Holocaust Memorial Resource and Education Center of Central Florida
Holocaust Memorial Resource and Education Center of Central Florida was founded in 1981 as the Holocaust Project of Valencia Community College by Tess Wise, a local Holocaust Survivor from Poland. The Holocaust Project included a broad cross-section of community leaders and organizations that joined together to plan a two-day conference on the Holocaust at a time when Holocaust research and education was in its infancy and Holocaust Survivors were only beginning to tell their stories publicly. Tess believed that by studying the historic, social, moral and ethical lessons of the Holocaust, history would never be allowed to repeat itself. In 1983 a similar conference was held on Terrorism.
In 1982 the Holocaust Project leadership changed its name and moved from Valencia’s campus to offices in the Jewish Community Center in Maitland. In 1983 it became an independent 501c3 organization with the Rev. Dr. Earl Scarbeary as its president. Tess served as the volunteer executive director, a position she held for more than 20 years.
In 1986 it opened the doors to the current Holocaust Memorial Resource & Education Center of Florida, the first Holocaust museum in the Southeast, predating the US Holocaust Memorial Museum in Washington, DC by 7 years.
In 1994 the state legislature mandated that Holocaust education must be taught in Florida public schools. As one of only 27 members of the Florida Department of Education’s Task Force on Holocaust Education, it is the center's responsibility to provide educational resources to a 13-county area, including instructional materials, best practices and professional development. During the 2018-19 school year over 25,000 students from area public and private schools and home school groups visited the Holocaust Center or participated in an in-school presentation by a member of the Center’s education team.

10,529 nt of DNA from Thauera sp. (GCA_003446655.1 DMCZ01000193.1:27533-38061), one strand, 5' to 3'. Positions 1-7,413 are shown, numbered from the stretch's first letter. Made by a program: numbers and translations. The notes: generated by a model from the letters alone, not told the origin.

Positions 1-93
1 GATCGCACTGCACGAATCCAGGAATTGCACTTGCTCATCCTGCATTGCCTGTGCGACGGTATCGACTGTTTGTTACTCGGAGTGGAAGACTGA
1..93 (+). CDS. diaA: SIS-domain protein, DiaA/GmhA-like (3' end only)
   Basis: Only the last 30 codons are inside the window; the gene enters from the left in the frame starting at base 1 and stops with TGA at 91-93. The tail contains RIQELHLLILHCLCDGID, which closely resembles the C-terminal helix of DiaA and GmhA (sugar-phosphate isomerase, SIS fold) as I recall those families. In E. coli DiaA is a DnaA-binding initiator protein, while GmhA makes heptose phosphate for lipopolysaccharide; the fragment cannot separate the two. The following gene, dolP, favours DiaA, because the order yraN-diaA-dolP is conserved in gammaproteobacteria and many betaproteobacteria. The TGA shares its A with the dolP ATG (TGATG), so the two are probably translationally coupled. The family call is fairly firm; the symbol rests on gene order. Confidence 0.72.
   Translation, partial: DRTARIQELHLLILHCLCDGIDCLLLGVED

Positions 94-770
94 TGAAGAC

Perhaps the most remarkable programming to date has been the growth the highly acclaimed UpStanders: Stand Up To Bullying initiative that was launched in 2010. Since its inception, this bullying prevention program, based in Holocaust education, has impacted over 34,000 students in 89 school cohorts in 4 districts. When Mayor Dyer decided to launch his Stand Up Orlando campaign against bullying in 2014, he provided the funding to bring the UpStanders program to all 9 of Orlando’s public middle schools. This specific partnership with Mayor Dyer, OCPS and the Holocaust Center remained in place for 4 years.
Since the beginning the Center’s leadership has been dedicated building a respectful and inclusive community where diversity is celebrated. Tess was a visionary who fundamentally understood that it needed to be more than a history museum and memorial to Hitler’s victims. She believed that the lessons of the Holocaust provided a lens through which we could understand contemporary social and human rights issues. The Center regularly draws connections to and from the Holocaust. For instance, German exclusionary laws that prohibited Jewish children from attending school and swimming in public pools give rise to the examination of Jim Crow laws that outlawed the same. The history and lessons of the Holocaust provide a solid background to explore the immigration and refugee crisis, the genocides in Rwanda and Darfur, the human rights crisis in Syria, and the long list of “phobias” and “isms.”
It is a nonprofit organization supported by tax-exempt donations and is open to the public free of charge.
Sunday: Noon – 4pm Mon. – Thurs.: 10am – 4pm Friday: 10am – 1pm Saturday: Closed
Diary entries: https://www.holocaustedu.org/this-week-in-history/ Survivor testimonies: https://www.holocaustedu.org/survivor-testimonies/